In discussing the sociology master's, educators here aren't talking about the degrees awarded en route to a doctorate or as a consolation prize for those deemed unlikely to finish a doctorate. Rather, they are talking about master's programs, variously called "applied" or "professional" or "clinical," that are designed as terminal degrees, to train students for jobs with nonprofit organizations, the government or business. In many cases, sociologists said, that master's degree puts students on a management track or a more serious research track than would be the case for someone with a bachelor's degree only. An undergraduate degree might land someone an entry-level job working in a homeless shelter, for example, while the master's might put someone on track to run one.
Roberta Spalter-Roth, head of the ASA's research division, presented results that show the differing orientations of traditional master's programs (oriented toward the doctorate) and those for non-academic careers. The findings, based on a survey of graduate directors, show some commonalities (such as a thesis requirement), but significant differences in the role of internships, online education, and other areas.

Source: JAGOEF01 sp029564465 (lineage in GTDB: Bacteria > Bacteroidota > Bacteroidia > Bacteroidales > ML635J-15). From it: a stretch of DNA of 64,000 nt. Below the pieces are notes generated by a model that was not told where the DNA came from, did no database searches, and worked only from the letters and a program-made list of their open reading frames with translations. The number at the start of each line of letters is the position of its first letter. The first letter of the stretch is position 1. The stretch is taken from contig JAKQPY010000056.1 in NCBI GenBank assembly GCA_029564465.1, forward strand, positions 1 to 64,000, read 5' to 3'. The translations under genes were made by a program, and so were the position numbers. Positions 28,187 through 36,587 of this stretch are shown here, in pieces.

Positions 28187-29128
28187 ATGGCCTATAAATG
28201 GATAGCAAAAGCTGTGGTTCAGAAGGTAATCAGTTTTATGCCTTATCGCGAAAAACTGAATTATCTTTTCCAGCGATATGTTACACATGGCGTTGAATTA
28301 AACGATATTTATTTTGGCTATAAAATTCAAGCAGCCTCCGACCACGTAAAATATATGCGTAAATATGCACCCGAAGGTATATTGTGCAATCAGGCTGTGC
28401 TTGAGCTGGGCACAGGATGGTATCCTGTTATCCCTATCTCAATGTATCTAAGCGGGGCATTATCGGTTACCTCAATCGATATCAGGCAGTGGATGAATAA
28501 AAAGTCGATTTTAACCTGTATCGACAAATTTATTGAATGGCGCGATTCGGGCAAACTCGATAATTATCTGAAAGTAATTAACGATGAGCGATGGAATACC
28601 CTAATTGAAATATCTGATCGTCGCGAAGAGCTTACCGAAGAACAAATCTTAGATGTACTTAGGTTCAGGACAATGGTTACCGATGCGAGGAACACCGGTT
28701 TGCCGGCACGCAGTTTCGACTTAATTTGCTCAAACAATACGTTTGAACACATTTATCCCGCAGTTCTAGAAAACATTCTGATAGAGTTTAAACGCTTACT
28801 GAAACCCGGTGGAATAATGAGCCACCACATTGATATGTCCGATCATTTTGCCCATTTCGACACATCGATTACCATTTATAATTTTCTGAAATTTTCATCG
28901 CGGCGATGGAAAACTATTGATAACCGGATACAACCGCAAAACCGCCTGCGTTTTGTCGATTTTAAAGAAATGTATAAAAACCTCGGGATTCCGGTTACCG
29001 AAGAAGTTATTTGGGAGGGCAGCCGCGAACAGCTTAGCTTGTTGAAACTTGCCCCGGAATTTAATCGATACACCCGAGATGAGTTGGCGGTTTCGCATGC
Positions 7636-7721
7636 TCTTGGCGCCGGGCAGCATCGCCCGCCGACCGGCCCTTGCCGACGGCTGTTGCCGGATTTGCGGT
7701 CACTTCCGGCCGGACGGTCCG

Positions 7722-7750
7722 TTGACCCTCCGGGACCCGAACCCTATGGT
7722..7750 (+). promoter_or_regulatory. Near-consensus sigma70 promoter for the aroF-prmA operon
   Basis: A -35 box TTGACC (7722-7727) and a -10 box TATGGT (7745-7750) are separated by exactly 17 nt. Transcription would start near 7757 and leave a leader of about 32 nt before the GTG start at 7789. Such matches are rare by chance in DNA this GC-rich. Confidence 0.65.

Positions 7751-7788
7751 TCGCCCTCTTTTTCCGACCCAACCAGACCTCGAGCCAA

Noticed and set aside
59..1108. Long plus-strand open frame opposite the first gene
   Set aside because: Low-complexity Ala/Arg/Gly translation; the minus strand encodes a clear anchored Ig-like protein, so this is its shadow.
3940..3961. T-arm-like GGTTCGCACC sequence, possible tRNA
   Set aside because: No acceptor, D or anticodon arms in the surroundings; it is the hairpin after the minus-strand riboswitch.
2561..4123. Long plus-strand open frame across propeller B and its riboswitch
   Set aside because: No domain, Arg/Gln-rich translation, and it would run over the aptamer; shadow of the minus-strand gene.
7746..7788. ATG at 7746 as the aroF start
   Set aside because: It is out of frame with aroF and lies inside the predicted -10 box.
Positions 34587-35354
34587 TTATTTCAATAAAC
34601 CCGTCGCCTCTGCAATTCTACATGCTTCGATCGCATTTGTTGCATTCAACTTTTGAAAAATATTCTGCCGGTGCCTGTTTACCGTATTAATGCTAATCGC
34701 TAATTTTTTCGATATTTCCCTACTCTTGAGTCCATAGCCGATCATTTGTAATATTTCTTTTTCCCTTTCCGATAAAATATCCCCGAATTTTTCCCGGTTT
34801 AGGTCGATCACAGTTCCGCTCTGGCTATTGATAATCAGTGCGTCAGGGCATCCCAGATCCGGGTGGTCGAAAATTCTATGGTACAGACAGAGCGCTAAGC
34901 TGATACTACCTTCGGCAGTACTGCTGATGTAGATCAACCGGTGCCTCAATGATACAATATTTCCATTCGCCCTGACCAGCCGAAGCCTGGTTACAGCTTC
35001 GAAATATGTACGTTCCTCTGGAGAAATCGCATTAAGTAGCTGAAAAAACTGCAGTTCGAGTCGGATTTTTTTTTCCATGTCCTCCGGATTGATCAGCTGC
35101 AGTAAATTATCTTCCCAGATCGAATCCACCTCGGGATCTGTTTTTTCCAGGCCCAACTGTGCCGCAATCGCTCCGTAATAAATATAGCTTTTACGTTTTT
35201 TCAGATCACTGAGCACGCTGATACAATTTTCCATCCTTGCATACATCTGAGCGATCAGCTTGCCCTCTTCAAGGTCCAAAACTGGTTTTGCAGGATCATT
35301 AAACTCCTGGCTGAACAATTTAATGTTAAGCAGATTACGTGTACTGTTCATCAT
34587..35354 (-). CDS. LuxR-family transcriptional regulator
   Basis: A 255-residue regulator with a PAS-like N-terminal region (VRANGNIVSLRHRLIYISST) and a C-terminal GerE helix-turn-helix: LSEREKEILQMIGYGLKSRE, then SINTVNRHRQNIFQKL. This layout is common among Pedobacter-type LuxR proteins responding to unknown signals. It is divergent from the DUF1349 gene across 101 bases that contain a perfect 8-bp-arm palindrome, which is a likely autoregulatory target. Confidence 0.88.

Applied Master's vs. Traditional Master's
|Master's thesis required||56.6%||58.3%|
|Faculty members have non-academic professional experience||33.3%||24.5%|
|Majority of candidates received bachelor's from same department||40.4%||20.4%|
|Offers online master's courses||26.9%||2.0%|
Another survey was conducted of students in the master's programs, who gave generally good grades to the programs in areas such as availability of faculty members outside class, ease of getting into courses, interacting with fellow students and so forth. But one area stood out for lack of satisfaction: the quality of career preparation, where only 12.2 percent of terminal master's students said that they were very satisfied, and 34.2 percent said that they were dissatisfied. As Spalter-Roth and others noted, such low grades for career preparation are a serious problem in master's programs that, after all, are designed to improve students' job prospects.
Spalter-Roth said that part of the problem is one of semantics, combined with the reality that many career services offices don't know as much as would be desirable about sociology. "When you have a master's in economics, people understand what economics means," she said. But the jobs that sociology master's students get don't have the word "sociology" in their titles. "You are a research analyst, a social scientist, a market researcher," she said.